The plan is to have two regions available in a full active-active state. We want to keep our regions as isolated as possible, they should know nothing about the other regions involved (except the edge layers, but we’ll get to that later). We will deploy all of our services to both regions, which will be straightforward as our stack is completely defined in CloudFormation. Most of our microservices are based on the Serverless Framework, and each service has its deploy pipeline embedded into its respective repository. Since 2019, We have made sure that all of the code we write is region agnostic. Deploying those microservices will be as easy as changing the environment variable during the service bootstrap.
The more difficult part is our data layer. For reasons we won't go into now, we are running our primary data source on MySQL RDS. Fortunately, AWS has a service that makes multi-region easier: RDS Aurora. We will need to upgrade MySQL RDS to Aurora multi-region. For the secondary region, we will use write forwarding to receive writes which will then be pushed to the primary region. These writes will be synchronized back to the secondary regions on the internal AWS backend network. Our services in each region will think they are writing locally, which is excellent for keeping things simple.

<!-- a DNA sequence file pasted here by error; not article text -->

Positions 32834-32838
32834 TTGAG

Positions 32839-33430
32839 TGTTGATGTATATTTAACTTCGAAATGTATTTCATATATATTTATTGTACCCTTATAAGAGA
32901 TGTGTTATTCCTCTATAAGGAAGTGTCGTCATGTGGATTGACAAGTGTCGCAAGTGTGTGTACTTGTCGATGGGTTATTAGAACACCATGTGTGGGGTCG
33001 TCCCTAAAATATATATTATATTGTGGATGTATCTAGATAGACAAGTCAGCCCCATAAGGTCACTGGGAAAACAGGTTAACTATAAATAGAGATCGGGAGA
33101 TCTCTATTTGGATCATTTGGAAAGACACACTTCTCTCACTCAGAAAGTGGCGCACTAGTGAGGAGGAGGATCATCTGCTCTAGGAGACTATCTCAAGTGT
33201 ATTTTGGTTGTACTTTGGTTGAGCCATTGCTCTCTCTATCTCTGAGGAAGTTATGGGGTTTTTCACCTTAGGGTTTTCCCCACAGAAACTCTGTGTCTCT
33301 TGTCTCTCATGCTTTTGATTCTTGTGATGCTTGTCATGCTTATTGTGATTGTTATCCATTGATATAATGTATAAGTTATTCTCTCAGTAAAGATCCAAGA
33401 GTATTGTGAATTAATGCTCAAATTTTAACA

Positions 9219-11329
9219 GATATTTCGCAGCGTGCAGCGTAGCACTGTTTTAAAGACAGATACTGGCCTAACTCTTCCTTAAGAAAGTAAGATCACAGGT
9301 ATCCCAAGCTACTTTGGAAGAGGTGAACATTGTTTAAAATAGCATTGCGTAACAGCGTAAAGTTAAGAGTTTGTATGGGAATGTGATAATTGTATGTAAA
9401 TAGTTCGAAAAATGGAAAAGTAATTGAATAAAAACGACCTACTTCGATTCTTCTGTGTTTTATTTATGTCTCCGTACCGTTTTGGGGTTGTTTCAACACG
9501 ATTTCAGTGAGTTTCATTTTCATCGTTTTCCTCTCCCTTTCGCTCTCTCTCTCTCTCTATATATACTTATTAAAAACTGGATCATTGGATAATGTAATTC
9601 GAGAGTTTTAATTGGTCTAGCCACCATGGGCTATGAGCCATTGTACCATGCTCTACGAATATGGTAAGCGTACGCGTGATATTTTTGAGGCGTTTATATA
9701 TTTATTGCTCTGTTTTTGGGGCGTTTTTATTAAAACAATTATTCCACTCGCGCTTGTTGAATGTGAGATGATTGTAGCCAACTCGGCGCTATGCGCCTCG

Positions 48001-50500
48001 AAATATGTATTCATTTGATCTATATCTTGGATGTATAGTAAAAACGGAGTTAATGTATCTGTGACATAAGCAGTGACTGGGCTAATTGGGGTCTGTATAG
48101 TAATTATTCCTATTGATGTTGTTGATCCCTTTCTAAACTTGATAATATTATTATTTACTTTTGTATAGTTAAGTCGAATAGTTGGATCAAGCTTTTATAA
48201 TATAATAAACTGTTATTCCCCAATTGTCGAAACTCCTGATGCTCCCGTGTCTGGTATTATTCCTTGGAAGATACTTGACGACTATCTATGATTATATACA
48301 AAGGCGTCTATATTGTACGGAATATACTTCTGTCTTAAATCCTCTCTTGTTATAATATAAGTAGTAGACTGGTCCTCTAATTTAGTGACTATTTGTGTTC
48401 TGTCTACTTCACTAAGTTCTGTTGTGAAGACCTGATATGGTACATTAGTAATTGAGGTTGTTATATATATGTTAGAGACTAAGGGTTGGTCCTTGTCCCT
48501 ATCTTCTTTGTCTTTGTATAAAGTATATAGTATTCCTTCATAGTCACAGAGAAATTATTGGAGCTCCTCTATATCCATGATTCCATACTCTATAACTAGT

Aurora multi-region can be optimized for different consistency configurations. The trade-offs overlap with the CAP theorem. Aurora Global has three different consistency modes, the trade-off being between
Consistency. Our application is already optimized for eventual consistency, so we'll optimize for performance (the default).
DynamoDB is a different issue for us. We evaluated DynamoDB global tables but chose not to use this feature.
To explain this reasoning, we need to provide a little bit of background on the way we use DynamoDB. We have a microservice that creates lookup tables. This microservice syncs data from our primary data source (RDS) to DynamoDB. The data inside DynamoDB will be eventually consistent. Our lambdas can fetch the data from DynamoDB, without having to run inside a VPC and connect to RDS to fetch data. This greatly improves performance for Lambda and reduces the cold startup times. In addition, with DynamoDB, we don't have to think about connection pooling, and it's better suited for rapid scaling as we see during external outage scenarios.
The “problem” with Dynamo Global tables is that they would introduce a global resource into our regional stacks, which implies that one region is responsible for managing data in our other regions. This would then infer that we need to make switches in our Cloudformation templates and decide which region would be responsible for those resources. That's not what we want. We want to keep things simple, stupid. Each region should know nothing about other regions (isolation). And each region should be responsible for its lookup tables. Our services already handle eventual consistency gracefully, so for our use case, this is not the best solution. YMMV of course.